By Mirza Khurram Shahzad –
A life in hell
Kalsoom Bibi first met a member of another religion at school, where the only Christian student was mercilessly bullied. She spent years watching her senior, Samuel, being discriminated against and tortured by his school fellows for his minority religion. After secondary school, she met another Christian in almost the same circumstances at a garments factory in a major industrial city of Punjab, where she started working.
When Kalsoom met Yousuf Bhatti, she decided to question him about his faith to find out why all Christians were facing discrimination. Long hours of discussions brought the two close together, and she eventually fell in love and decided to convert.
Thirteen years on, Kalsoom and Yousaf are now married with three children, but have been shunned by their communities, endured death threats and an abduction, all conducted in the name of religious honour in this conservative Islamic country. Marriage out of choice remains a taboo in Pakistan, particularly when it involves a partner outside one’s own clan or faith. While marriages between different members of Abrahamic faiths – including Judaism, Christianity and Islam – is permitted by law, a Muslim woman may not marry a non-Muslim man.
People who choose to convert from Islam can also be charged with blasphemy and face life in prison. The fact that she converted to Christianity means that Kalsoom hides to this day from her family. “My mother died requesting me to leave my Christian husband,” Kalsoom, a short woman in her late twenties with deep brown eyes said, sitting on her bed in a modest two-room house with her husband and children. “Had she known that I myself have been converted to Christianity, she would had died with grief or asked her family to kill me.”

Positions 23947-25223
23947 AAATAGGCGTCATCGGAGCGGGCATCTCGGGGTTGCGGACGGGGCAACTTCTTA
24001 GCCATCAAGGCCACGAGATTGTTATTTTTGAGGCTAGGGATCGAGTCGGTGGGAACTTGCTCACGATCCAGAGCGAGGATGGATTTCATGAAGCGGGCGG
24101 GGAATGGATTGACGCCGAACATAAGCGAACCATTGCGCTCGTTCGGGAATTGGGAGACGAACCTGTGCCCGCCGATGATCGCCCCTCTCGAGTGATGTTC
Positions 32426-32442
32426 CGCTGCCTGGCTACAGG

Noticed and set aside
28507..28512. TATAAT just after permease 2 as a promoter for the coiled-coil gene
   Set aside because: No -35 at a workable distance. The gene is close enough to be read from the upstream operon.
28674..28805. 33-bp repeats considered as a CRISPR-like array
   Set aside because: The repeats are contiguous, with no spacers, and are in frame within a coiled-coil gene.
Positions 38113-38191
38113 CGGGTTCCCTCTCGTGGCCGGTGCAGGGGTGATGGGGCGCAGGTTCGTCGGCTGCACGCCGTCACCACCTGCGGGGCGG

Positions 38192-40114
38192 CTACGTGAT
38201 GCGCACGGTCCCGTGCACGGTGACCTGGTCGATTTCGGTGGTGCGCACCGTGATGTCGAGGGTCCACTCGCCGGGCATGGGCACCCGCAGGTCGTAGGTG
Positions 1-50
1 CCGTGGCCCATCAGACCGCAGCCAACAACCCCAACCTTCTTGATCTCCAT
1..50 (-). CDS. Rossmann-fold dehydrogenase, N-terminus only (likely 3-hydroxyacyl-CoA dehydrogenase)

Such unions aren’t officially recorded but human rights activists believe there are thousands of such cases every year. The couple says they now live among a more understanding community that provides them support and respects their choices – but it wasn’t always this way. “The life after marriage was terrible. We went into hiding because the family and community threatened to kill us. We lived in hiding in Islamabad for several months and my son was born during that time,” she said.
Yousuf said the most harrowing incident early on in their marriage happened when he was abducted by four Muslim militants and driven hours out of town to a deserted spot. “They kept me there for several days and asked me why I married my wife.” “They wanted to kill me, but when I told them that she married me of her own will – and that I did not force her into this marriage – they softened and released me after some days,” he added.
Legally, there are no provisions in the criminal code against leaving Islam, though the country’s blasphemy law — which carries a life sentence — has been invoked in recent cases against apostates. But even when members from the minority community convert to Islam, they can still face a backlash.
Sana, a Christian teacher from the same eastern city met and fell in love with cameraman Salman Khawaja who had come to record a show about Christmas festivities in 2006. Drawn to Islamic traditions and culture since her childhood, Sana decided to embrace Islam. The couple’s lives became “hellish” after marriage and they said they had to leave their city to avoid death. “We were threatened from both Christian and Muslim communities. So we decided to leave the city to save our lives,” Sana told Pique holding her two-year-old son.